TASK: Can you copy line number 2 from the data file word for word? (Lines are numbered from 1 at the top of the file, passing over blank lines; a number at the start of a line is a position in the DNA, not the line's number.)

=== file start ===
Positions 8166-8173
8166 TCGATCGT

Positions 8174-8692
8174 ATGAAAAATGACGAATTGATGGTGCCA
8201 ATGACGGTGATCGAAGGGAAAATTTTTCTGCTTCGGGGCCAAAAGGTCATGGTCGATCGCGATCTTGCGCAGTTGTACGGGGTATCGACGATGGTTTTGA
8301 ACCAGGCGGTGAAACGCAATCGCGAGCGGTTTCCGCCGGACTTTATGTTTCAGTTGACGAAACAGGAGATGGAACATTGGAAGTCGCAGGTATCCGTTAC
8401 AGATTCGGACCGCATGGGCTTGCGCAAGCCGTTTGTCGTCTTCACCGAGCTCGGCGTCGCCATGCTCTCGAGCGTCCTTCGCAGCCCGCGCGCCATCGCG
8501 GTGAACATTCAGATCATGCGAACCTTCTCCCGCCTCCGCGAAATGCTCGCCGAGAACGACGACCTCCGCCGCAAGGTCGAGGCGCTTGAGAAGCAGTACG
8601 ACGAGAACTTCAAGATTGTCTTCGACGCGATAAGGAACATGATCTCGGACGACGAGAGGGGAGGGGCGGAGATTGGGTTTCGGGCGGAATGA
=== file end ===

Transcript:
8166 TCGATCGT